Finding an unexpected link to Ireland in California
The kindness of strangers on St Patrick’s Day in an Irish town was touching, writes Sarah Walsh
You know it’s going to be a good weekend when a stranger pays for your dinner on the first night, and leaves the restaurant before you even find out about it. Things were looking good for our St Patrick’s Day weekend in the town of Murphys, California.
On a recent trip to the Sierra Navada mountains, we ended up in Calaveras County, in the middle of Gold Country. During the gold rush in the 1840s, this very rural area was suddenly inundated with prospectors, and towns sprung up in a hurry. The one we couldn’t drive by without checking out was Murphys. There are large green Shamrocks painted on the street and of course, the town was called after two Irish men, John and Daniel Murphy.
The Murphy brothers arrived in this spot in 1848 and established their mining camp. The area become known as “Murphy’s Camp” and later “Murphy’s Diggings”, before eventually becoming just Murphys. The brothers struck gold in the end but in the meantime, they were smart enough to support themselves by selling supplies to other prospectors. We decided to go back there to celebrate St Patrick’s Day.
Last Saturday, the “Irish Day” celebration started off with a parade down Main Street. Lasting about 30 minutes, it had both very familiar elements – marching bands, floats, dancers – and more local flavour – vintage Thunderbirds, Mustangs and fire-trucks, plus the reigning Beauty Queen of Calaveras County on horse-back, wearing flashy rodeo gear. There were also a lot more leprechauns than we would be used to in Ireland.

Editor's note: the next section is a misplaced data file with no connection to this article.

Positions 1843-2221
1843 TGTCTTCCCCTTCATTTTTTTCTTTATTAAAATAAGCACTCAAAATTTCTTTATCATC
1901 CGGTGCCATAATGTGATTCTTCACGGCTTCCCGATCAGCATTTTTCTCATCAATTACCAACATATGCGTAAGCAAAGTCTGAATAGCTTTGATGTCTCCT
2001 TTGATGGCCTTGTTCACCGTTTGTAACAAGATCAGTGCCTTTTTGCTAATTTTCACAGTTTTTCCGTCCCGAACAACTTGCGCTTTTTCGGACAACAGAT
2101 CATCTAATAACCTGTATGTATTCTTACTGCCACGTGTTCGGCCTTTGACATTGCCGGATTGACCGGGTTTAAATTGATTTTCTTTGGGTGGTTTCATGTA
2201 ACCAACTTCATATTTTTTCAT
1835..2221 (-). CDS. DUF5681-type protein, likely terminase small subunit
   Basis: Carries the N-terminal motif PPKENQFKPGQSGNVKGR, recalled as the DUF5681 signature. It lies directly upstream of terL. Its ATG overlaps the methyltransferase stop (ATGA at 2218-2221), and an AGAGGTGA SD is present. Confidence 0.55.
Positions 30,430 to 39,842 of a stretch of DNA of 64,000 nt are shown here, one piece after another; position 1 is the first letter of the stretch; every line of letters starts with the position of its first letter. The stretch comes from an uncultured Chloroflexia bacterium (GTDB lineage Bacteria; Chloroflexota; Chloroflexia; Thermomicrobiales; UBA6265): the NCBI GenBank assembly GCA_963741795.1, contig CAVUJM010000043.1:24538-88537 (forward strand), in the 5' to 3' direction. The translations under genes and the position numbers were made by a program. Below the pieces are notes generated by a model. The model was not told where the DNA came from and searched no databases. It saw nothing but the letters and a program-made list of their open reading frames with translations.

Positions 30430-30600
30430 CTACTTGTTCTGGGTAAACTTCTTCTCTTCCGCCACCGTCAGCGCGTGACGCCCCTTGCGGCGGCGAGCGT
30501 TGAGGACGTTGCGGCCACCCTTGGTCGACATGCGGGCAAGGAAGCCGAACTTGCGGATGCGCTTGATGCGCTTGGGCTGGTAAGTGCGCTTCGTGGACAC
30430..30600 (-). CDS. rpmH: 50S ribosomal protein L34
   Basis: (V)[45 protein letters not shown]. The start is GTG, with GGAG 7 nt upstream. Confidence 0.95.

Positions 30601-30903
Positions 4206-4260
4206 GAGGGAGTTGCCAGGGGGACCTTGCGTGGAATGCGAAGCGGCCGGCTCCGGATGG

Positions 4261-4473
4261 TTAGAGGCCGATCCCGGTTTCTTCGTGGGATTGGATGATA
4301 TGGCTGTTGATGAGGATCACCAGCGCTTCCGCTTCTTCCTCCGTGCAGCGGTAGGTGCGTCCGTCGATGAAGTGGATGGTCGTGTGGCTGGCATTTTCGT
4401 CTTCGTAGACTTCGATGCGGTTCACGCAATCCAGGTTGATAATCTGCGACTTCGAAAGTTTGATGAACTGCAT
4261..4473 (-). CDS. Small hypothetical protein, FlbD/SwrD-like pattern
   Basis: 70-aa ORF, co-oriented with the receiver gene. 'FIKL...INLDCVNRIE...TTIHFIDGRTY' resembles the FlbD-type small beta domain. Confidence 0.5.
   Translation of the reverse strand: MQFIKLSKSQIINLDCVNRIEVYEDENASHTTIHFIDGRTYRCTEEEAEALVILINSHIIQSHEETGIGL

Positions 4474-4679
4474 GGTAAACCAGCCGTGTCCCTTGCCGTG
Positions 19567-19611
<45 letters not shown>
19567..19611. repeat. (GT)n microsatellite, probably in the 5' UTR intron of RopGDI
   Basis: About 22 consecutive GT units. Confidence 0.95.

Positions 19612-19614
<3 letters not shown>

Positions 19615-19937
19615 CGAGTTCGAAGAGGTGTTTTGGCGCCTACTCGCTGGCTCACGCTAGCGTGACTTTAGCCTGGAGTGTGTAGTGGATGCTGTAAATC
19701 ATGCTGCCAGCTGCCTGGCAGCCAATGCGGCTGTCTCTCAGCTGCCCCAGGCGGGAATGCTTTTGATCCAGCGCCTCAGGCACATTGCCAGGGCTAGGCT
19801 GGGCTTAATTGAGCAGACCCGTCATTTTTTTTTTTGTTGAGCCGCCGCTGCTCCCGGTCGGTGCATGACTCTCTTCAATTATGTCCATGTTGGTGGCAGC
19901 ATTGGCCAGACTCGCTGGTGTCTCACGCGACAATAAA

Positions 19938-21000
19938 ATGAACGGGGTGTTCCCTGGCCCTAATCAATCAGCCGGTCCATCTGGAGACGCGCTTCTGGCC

After the parade, everyone walked in the sunshine to buy Irish food and drinks from the stalls along the streets, like Irish stew and corned beef hotdogs (yes, really). Murphys is surrounded by vineyards and has over two dozen boutique wineries, all family owned and operated. There are several wine-tasting rooms on Main Street – we visited the Milliaire and the Zucca Mountain tasting rooms – enough for one day.
There is something very pleasing about finding an unexpected link to your own country when abroad. Apart from the novelty of an Irish Californian town, there is the irony of Irish people fleeing the famine and striking it rich in the gold-rush. And then there is also the pleasure of seeing the impact of our own little country on a much larger one.
So back to dinner the first night: we don’t know if it was our accents, or that the three kids were on their best behavior, but when we called for the bill (and we were last in the restaurant – not for the first time in the US), it had been covered by an earlier local guest, who just told the manager he liked us. It was a lovely gesture we won’t forget.